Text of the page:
To understand how companies evaluate financial investments, let us take a look at the most commonly used 5 methods. Often, people misconstrue the word of finance with accounting. Both terms may seem interchangeable to a layperson since each of them technically involves number-crunching and data analysis. However, that is not the case.
Accounting is a broad subject with several branches that stem out of it. Finance and investing are one of those branches. The gist of accounting is more present-oriented and involves tabulating, bookkeeping, and maintaining financial accounts for any given fiscal year.
On the flip side, finance deals with more future-oriented decision-making. Accountants make a note of a company’s earnings for a given year. On the other hand, finance specialists suggest possible uses for the profits a company makes. These can include more financial investments to generate higher earnings in the future.
How to Evaluate Financial Investments?
Here are 5 methods to evaluate financial investments:
Method 1: Payback Period
The Payback Period is a fundamental and intuitive method to evaluate financial investments and potential opportunities. As the name suggests, this method weighs the number of years it takes for net cash flows from the investment to pay back its original capital amount.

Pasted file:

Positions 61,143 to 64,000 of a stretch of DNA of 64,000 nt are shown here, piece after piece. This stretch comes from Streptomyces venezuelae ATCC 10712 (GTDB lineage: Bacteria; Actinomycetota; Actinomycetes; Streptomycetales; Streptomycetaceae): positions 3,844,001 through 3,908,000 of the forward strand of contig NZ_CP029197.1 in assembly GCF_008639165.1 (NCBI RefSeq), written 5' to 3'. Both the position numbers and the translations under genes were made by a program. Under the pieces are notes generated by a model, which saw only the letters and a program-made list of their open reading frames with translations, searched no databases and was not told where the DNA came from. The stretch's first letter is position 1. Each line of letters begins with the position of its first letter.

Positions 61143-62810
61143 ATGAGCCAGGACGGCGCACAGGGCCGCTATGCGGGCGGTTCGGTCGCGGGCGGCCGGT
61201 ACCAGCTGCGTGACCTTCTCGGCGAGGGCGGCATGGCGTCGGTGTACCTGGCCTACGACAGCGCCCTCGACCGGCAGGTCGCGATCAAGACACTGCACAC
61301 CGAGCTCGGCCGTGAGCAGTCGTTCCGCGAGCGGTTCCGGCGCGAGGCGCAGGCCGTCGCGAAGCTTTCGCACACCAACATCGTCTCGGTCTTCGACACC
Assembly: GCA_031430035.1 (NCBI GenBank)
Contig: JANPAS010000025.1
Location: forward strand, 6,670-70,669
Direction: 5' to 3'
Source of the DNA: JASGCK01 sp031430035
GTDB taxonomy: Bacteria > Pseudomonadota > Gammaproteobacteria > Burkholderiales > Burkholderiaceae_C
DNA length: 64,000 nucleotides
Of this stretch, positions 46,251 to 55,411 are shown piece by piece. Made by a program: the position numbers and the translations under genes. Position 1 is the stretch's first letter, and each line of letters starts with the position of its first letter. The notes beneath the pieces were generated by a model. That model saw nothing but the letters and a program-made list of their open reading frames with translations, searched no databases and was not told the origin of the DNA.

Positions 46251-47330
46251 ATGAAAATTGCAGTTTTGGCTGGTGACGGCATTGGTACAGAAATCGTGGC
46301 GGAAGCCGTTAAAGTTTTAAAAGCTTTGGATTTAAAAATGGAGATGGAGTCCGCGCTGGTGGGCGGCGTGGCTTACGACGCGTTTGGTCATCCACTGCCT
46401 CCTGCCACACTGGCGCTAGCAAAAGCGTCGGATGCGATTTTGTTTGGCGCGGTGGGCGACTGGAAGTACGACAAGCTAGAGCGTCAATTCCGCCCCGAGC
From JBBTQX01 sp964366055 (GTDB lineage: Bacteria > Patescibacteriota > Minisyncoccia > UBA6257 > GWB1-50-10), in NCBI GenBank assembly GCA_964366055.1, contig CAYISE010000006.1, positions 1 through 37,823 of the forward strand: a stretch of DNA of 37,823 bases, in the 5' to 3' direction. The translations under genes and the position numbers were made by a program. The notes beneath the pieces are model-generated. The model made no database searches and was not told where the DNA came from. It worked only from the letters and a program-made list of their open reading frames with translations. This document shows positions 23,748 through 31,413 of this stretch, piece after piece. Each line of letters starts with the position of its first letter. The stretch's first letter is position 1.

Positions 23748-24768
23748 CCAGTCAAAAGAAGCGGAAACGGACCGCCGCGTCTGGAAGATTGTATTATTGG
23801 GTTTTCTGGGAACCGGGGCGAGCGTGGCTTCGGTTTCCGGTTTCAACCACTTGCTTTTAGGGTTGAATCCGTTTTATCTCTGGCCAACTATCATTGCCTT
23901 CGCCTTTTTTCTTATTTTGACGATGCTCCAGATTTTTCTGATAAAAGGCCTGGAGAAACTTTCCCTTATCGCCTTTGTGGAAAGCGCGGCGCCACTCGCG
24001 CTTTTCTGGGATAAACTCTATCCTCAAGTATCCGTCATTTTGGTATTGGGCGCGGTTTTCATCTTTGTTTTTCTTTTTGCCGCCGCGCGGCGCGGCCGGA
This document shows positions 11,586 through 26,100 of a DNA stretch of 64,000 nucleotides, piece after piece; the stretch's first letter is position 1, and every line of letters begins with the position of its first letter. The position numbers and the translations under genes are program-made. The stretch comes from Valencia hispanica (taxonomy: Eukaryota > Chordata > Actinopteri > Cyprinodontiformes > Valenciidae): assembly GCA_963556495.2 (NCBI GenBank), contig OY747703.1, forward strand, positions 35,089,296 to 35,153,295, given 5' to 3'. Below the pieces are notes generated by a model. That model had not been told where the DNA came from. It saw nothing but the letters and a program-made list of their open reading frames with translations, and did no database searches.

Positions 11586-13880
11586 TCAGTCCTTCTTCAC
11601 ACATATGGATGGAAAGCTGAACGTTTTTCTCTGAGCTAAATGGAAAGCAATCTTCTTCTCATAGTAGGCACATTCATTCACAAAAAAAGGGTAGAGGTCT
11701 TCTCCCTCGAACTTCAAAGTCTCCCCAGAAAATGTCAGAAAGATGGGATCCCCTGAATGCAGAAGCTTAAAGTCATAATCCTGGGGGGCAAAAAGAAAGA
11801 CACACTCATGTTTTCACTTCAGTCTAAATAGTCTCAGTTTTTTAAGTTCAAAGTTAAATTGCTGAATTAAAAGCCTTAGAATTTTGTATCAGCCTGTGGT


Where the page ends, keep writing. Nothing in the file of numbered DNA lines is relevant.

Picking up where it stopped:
To calculate the payback period, we must first calculate the cash inflows and the cash outflows that the proposed project will deliver yearly. After subtracting the inflows from the outflows, we get net cash flows per year.
When the net cash flows equal the initial investment amount, the number of years it takes is the payback period for the investment. Suppose one wishes to learn more about to evaluate financial investments.
In that case, it is recommended to complete an online master of accounting and brush up on their accounting and finance know-how. The online program is helpful for individuals who seek flexibility in their learning schedule while being able to work simultaneously.
Higher education can also help identify another way to understand the payback period, i.e., the number of years it needs for a project to pay back its original investment amount.
Let us assume that a company has to decide between two projects A and B.
- Project A has a payback of two years and six months while Project B has a payback of four years.
- Logic would dictate that Project A is less risky than Project B since it will soon recover its initial capital investment.
- Moreover, Project A will start generating profits much earlier than Project B.
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Method 2: Net Present Value (NPV)
It isn’t hard to understand that $100 today does not equal $100 five years in the future. While on paper, it may seem counter-intuitive since a 100-dollar bill will remain the same regardless of the fiscal year.
However, in the world of investing, money has time-value attached to it. Due to inflation, money loses value over time. A basket of goods that one can purchase today with a $100 bill will cost more in the future due to inflation.
Therefore, when it comes to evaluating projects, potential cash flows of the future are not equal to the same amount of cash flows today.
A net cash flow of $5000, realized two years later, will not be equal to $5000 today. In fact, after discounting at 10% per annum, $5000 realized after two years will be similar to $4130 today.